I am not one of those craftspeople or artists with extraordinary gifts for drafting, drawing, or painting. Yes, there are some early sketchbooks full of pen and ink, some watercolors and acrylics, but the day I got my first Apple computer was fabulous. There was a quantitative change in certain areas of my carving. Computer-generated typography saved me hours, if not days, on projects involved in lettering; I still did all the hand carving. The serifs that needed doing just this way and not that way were done by hand. Emphasis for shading and display in the sun was still manual, and specific manipulations for three-dimensional complex curves still were not feasible for a computer to handle. But gone were the tedious hours of manually drawing things out.
Many sign people mastered the art of manual layout early, but I found it challenging. And it was the main reason I didn’t pursue more sign work early on. I could carve, but absent the drafting skills, it wasn’t economical to spend all that time on a simple job. The computer changed all that.
Now, it’s true that many have surrendered creativity to mechanical production. The computer is at its best when it is assisting us in creation. It knows rules, but we know how to break them, create new ones, and carefully weigh the ingredients needed for a balanced work.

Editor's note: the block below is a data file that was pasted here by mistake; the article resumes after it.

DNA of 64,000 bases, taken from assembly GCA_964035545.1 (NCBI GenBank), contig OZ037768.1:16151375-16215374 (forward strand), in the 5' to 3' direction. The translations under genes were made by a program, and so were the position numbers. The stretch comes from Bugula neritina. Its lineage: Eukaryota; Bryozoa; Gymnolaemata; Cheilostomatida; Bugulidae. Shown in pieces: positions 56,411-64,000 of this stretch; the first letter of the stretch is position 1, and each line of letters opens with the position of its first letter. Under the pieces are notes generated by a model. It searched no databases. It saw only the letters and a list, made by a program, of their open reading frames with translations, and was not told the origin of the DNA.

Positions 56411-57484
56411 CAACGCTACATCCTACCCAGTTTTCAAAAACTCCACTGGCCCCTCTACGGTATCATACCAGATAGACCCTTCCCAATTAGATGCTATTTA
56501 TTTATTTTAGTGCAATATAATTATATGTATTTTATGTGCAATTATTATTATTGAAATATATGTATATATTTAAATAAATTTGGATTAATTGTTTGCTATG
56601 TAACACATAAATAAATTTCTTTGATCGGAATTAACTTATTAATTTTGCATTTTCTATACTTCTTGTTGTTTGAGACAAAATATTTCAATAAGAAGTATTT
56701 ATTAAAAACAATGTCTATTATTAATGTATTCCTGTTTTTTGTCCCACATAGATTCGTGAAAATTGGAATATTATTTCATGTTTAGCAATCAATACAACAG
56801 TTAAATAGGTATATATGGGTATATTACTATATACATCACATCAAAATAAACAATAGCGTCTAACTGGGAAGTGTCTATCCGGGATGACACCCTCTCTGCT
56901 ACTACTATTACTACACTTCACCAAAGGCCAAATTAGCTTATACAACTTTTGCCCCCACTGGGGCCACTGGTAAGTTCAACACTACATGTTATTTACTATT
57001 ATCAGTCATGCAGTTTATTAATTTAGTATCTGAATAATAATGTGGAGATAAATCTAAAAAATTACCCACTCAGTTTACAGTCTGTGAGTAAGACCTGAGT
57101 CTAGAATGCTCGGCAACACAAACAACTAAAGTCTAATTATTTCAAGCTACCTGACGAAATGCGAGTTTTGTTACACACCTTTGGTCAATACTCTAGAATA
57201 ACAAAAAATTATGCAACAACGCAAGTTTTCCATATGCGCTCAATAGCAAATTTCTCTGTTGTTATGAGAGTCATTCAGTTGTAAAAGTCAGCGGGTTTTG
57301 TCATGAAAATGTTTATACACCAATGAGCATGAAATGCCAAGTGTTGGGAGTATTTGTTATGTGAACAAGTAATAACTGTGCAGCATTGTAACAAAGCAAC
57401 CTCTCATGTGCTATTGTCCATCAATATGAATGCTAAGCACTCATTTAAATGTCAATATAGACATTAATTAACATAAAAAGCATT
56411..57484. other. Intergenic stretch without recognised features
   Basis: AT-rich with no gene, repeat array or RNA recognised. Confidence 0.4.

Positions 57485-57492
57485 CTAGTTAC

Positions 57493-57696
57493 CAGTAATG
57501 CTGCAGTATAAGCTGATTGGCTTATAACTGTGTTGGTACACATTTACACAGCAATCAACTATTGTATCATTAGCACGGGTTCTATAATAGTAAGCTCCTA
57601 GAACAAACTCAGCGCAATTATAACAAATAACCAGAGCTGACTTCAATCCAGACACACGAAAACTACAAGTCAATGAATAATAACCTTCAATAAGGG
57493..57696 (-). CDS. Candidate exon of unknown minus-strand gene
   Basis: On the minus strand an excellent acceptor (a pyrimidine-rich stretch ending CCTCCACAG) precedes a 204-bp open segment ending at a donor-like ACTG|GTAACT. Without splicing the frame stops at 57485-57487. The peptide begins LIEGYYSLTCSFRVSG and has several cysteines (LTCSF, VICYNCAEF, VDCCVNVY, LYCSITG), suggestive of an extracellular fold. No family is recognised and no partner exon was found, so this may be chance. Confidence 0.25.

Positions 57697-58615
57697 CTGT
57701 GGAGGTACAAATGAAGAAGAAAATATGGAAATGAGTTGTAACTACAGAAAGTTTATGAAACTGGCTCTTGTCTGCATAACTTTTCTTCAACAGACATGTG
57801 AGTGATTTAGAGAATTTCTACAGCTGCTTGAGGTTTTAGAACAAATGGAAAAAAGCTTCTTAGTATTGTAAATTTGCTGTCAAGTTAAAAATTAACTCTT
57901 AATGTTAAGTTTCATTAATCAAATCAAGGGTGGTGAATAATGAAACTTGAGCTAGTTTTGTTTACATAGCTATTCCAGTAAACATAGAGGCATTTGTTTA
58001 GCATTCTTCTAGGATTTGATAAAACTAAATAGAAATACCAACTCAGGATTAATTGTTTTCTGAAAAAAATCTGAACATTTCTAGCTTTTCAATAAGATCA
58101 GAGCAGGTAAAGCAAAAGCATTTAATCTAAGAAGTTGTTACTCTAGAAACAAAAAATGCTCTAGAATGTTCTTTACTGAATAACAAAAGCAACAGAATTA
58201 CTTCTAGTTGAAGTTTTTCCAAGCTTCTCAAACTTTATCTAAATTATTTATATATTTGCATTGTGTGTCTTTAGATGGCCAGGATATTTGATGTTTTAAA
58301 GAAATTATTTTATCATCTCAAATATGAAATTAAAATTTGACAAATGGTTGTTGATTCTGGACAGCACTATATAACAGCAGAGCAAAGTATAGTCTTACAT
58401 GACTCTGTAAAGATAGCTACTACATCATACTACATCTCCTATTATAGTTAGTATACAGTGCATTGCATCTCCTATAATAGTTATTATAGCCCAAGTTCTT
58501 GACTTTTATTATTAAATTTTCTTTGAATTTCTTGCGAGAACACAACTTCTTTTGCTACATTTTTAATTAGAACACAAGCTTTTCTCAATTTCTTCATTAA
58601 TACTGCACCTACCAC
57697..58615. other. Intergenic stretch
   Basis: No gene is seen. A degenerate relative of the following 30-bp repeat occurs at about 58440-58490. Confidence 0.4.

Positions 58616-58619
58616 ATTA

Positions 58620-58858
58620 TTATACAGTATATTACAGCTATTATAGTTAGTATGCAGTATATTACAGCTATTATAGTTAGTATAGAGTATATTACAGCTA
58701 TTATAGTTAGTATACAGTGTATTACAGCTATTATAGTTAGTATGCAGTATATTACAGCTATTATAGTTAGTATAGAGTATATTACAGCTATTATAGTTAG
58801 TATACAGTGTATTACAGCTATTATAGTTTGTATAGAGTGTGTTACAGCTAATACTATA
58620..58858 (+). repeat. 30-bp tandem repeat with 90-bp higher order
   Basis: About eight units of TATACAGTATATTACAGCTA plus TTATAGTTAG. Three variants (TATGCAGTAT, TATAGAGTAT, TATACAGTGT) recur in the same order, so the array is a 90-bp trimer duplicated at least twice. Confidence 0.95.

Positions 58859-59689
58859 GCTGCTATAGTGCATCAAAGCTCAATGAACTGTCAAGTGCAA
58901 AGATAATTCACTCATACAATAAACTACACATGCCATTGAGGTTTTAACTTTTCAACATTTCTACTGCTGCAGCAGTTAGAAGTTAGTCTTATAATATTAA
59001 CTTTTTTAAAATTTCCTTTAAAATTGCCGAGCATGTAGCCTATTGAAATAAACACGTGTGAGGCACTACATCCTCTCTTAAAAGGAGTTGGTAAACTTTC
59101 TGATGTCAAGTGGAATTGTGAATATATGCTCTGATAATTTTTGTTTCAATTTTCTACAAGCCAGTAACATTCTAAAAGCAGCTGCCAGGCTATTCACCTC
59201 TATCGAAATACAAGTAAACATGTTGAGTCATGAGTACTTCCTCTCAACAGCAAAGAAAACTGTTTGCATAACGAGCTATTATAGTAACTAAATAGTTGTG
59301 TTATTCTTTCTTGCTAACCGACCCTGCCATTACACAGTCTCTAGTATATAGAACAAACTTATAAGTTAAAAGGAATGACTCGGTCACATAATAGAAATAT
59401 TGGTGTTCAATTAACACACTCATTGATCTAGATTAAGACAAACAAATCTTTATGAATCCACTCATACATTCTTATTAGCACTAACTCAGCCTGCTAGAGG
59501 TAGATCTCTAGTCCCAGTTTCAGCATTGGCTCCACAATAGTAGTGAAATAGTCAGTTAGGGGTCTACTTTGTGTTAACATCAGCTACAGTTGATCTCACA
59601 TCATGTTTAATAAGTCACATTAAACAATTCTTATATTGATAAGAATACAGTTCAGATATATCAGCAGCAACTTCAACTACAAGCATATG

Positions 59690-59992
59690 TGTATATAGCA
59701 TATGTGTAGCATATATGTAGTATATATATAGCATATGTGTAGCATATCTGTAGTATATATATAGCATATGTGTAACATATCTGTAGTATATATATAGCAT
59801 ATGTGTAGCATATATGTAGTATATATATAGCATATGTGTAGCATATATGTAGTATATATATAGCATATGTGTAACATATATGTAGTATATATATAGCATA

You may say that AI can do all that now. But where’s the joy in creation if the computer does it all? I enjoy using all my tools appropriately for creation. They remain tools in my hands, be they a bandsaw, file, gouge, computer, or brush. If you surrender control of the devices, you might as well leave them to work while you go out to have a drink.
Please recall that scene in Fantasia where the sorcerer’s apprentice awakens to find the brooms and buckets run amok. Beyond being a reminder that we don’t do an excellent job of forecasting the consequences of our plans, it also teaches us that tools should remain just that.
The computer is one of my favorite tools, but that’s precisely what it is and will always remain- a tool.